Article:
0.630 - 0.680

30

3

0.63 - 0.69

30

 

 

 

4

0.78 - 0.90

30

5

0.845 - 0.885

30

 

 

 

9

1.360 - 1.390

30

 

 

 

6

1.560 - 1.660

30

5

1.55 - 1.75

30

7

2.100 - 2.300

30

7

2.09 - 2.35

30

OLI does not include thermal imaging capabilities

6 (TIR)

10.40 - 12.50

60

Figure 47: Spectral parameter comparison of OLI and ETM+ instruments

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Figure 48: OLI and ETM spectral bands (image credit: NASA)

OLI instrument:

The OLI design features a multispectral imager with a pushbroom architecture (Figure 49) of ALI (Advanced Land Imager) heritage, a technology demonstration instrument flown on the EO-1 spacecraft of NASA (launch Nov. 21, 2000). A pushbroom implementation is considered to be more geometrically stable than the whiskbroom scanner of the ETM+ instrument. As a tradeoff of this architecture selection, the imagery must be terrain corrected to ensure accurate band registration.. 61) 62) 63) 64) 65)

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Figure 49: Schematic view of the OLI instrument design (image credit: BATC)

The FPA (Focal Plane Assembly) consists of 14 FPMs (Focal Plane Modules). This is a consequence of the pushbroom architecture selection for OLI leading to a different set of geometric challenges than a cross-track whiskbroom implementation. Instead of using a small focal plane and a scanning mirror, 14 FPMs are required to cover the full Landsat cross-track field of view. Each FPM contains nine spectral bands in along-track (Figure 50). The along-track spectral band separation leads to an approximately 0.96-second time delay between the leading and trailing bands. This time delay creates a small but significant terrain parallax effect between spectral bands, making band registration more challenging.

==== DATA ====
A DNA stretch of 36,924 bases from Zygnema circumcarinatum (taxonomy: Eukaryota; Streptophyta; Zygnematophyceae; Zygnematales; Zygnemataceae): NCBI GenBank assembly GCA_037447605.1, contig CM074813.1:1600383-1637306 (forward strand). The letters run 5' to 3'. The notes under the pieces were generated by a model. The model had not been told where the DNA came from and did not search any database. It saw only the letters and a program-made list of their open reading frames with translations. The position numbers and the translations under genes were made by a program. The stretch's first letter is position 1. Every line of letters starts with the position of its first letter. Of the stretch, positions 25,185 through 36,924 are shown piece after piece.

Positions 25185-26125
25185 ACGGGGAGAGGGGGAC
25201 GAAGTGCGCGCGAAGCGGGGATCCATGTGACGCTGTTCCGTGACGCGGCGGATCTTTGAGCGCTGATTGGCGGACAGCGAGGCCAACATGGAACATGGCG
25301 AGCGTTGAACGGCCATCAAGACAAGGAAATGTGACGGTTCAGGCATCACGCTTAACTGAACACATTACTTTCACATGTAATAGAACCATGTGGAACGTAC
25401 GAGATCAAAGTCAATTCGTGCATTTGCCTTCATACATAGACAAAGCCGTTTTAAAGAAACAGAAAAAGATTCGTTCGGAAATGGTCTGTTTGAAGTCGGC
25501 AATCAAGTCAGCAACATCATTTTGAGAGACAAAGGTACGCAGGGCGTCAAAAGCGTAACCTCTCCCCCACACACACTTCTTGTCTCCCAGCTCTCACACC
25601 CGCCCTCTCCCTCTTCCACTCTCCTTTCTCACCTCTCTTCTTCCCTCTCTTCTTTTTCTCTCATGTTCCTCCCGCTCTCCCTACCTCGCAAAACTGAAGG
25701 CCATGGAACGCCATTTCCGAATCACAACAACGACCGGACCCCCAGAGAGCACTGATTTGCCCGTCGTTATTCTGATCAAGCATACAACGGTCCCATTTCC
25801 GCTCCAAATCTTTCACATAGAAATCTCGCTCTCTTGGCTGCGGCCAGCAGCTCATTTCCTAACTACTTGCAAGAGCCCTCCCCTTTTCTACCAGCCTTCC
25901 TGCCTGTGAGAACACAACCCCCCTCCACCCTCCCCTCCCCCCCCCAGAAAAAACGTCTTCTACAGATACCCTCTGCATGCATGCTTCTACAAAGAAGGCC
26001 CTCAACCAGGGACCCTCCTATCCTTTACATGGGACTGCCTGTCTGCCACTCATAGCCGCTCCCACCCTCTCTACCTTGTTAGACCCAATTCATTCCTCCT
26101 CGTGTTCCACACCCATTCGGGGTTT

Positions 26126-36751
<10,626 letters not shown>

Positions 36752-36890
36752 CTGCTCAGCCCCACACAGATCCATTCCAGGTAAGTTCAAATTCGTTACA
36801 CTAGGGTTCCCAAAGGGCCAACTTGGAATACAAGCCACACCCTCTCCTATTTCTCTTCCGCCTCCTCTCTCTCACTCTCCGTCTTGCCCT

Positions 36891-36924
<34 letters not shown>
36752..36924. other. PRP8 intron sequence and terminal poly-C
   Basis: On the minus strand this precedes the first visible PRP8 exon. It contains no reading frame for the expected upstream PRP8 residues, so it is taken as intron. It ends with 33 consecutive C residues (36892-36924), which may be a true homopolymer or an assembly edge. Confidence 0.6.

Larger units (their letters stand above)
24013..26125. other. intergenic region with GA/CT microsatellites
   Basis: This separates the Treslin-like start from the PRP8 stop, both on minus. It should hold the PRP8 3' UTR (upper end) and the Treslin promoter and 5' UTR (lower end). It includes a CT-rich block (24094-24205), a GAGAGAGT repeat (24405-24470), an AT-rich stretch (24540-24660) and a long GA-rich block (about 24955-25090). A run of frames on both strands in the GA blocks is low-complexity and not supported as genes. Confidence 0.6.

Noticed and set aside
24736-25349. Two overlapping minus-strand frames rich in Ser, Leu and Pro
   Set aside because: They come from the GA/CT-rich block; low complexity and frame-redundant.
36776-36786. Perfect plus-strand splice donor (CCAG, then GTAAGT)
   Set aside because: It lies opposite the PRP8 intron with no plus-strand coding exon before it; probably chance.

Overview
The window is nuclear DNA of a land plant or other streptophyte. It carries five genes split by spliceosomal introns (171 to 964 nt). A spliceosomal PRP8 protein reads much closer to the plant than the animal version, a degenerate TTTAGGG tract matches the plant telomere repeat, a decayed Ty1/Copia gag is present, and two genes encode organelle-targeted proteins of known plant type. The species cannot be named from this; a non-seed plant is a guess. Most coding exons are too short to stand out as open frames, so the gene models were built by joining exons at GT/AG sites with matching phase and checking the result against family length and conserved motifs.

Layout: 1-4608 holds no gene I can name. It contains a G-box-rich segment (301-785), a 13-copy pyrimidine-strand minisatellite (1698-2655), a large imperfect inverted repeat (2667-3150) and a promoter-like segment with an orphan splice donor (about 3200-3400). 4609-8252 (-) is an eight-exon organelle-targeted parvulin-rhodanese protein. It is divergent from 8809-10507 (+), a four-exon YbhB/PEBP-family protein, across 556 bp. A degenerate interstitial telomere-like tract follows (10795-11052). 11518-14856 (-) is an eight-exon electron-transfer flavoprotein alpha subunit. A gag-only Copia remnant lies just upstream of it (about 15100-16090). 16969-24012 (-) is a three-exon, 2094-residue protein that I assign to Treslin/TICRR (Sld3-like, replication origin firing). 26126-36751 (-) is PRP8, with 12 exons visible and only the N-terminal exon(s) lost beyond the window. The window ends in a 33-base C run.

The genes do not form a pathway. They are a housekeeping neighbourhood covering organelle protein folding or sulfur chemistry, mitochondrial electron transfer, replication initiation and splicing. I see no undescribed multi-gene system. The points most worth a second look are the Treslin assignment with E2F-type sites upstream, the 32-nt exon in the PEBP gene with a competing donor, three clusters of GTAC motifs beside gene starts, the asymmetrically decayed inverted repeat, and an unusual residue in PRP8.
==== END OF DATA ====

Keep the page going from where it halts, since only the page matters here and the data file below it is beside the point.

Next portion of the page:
The along-track dimension of the OLI focal plane (see Figure 51) also makes it desirable to “yaw steer” the spacecraft. This means that the spacecraft flight axis is aligned with the ground (Earth fixed) velocity vector, rather than with the inertial velocity vector, in order to compensate for cross-track image motion due to Earth rotation.

Although the pushbroom architecture requires many more detectors and a correspondingly larger focal plane, it also allows for a much longer detector dwell time (~4 ms for OLI vs. 9.6 µs for ETM+), leading to much higher signal-to-noise ratios. The lack of moving parts in the pushbroom design also allows for a more stable imaging platform and good internal image geometry.

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Figure 50: Schematic view of the FPM layout concept (image credit: BATC, USGS)

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Figure 51: Orientation of the FPMs in the FPA (Focal Plane Assembly) of the OLI instrument (image credit: BATC)

Each FPM contains detectors for each spectral band, silicon for the VNIR bands and HgCdTe for the SWIR bands and a butcher-block filter assembly to provide the spectral bands.

OLI features about 6500 active detectors per multispectral band and 13000 detectors for the panchromatic band. These detectors are organized as blocks ~500 multispectral (1000 panchromatic) detectors wide within 14 focal plane modules (FPMs) that make up the focal plane assembly. Each module has its own butcher-block assembly spectral filter. This provides significantly improved signal to noise performance, but complicates the process of radiometrically matching the detectors responses. Similarly, the lack of a scan mirror removes the need for knowledge of its movement, but requires knowledge of the detectors locations across a much larger focal plane (Ref. 2).

Observation technique

Pushbroom imager

Spectral bands

9 bands in VNIR/SWIR covering a spectral range from 443 nm to 2300 nm

Telescope

- Four-mirror off-axis telescope design with a front aperture stop
- Use of optical bench
- Telecentric design with excellent stray light rejection

FPA (Focal Plane Assembly)

- Consisting of 14 sensor chip assemblies mounted on a single plate
- FPA is passively cooled
- Hybrid silicon / HgCdTe detectors
- Butcher block filter assembly over each SCA (Sensor Chip Assembly)

Swath width (FOV=15º)

185 km

GSD (Ground Sample Distance)

15 m for PAN data; 30 m for VNIR/SWIR multispectral data

Data quantization

12 bit

Calibration

- Solar calibrator (diffuser) used once/week
- Stimulation lamps used to check intra-orbit calibration
- Dark shutter for offset calibration (used twice per orbit)
- Dark detectors on focal plane to monitor offset drift

Instrument, mass, power, size

 

Table 3: Overview of OLI instrument parameters